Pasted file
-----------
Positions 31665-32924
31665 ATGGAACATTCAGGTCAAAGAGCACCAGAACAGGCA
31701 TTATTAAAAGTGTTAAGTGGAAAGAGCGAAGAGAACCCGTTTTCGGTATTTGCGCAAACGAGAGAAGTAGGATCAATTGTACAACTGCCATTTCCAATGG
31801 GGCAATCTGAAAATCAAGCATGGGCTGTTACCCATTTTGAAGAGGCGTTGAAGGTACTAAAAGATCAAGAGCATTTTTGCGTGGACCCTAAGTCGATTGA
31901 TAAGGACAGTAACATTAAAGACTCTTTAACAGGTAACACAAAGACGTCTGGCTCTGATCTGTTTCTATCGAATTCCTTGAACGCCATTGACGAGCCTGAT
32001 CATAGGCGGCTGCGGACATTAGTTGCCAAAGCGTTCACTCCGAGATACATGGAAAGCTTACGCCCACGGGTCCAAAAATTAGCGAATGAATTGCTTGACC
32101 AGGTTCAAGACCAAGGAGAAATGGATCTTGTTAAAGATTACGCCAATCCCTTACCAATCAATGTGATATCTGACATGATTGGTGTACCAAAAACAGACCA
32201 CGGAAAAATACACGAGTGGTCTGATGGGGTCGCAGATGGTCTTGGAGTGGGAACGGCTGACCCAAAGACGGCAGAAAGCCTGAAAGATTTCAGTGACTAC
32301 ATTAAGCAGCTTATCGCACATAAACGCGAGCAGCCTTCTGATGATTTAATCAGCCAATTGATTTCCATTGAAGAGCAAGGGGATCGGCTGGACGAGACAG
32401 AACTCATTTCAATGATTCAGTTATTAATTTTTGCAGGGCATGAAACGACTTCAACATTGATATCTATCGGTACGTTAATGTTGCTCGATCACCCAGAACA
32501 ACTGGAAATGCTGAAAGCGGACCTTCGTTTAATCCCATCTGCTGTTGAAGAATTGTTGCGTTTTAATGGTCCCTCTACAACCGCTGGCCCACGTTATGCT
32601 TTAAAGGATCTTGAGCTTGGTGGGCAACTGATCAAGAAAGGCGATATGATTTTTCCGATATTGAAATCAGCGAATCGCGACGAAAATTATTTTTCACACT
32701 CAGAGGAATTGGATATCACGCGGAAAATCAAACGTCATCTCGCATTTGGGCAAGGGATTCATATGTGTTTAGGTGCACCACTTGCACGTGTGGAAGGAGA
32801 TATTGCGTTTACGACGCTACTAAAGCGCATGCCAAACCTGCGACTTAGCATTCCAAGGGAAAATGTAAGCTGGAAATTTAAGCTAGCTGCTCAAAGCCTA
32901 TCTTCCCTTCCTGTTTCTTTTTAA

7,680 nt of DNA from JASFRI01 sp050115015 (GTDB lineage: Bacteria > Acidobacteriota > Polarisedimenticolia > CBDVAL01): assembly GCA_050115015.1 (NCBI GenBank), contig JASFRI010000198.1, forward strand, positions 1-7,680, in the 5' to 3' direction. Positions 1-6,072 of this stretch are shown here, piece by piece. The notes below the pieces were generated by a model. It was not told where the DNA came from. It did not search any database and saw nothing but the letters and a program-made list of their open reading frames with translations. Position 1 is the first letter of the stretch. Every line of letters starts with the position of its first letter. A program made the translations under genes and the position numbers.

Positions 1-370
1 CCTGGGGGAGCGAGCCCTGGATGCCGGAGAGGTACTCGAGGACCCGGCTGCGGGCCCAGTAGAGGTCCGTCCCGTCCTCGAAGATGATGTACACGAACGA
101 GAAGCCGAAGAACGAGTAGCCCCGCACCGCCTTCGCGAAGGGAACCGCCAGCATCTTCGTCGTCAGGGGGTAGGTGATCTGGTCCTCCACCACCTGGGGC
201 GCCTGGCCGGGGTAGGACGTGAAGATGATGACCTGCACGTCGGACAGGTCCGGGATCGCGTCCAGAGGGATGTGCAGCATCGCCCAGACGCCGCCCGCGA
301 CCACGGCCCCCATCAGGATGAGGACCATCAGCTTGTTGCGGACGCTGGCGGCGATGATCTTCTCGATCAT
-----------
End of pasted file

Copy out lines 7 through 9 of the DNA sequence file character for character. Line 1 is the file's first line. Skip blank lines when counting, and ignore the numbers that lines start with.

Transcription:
32101 AGGTTCAAGACCAAGGAGAAATGGATCTTGTTAAAGATTACGCCAATCCCTTACCAATCAATGTGATATCTGACATGATTGGTGTACCAAAAACAGACCA
32201 CGGAAAAATACACGAGTGGTCTGATGGGGTCGCAGATGGTCTTGGAGTGGGAACGGCTGACCCAAAGACGGCAGAAAGCCTGAAAGATTTCAGTGACTAC
32301 ATTAAGCAGCTTATCGCACATAAACGCGAGCAGCCTTCTGATGATTTAATCAGCCAATTGATTTCCATTGAAGAGCAAGGGGATCGGCTGGACGAGACAG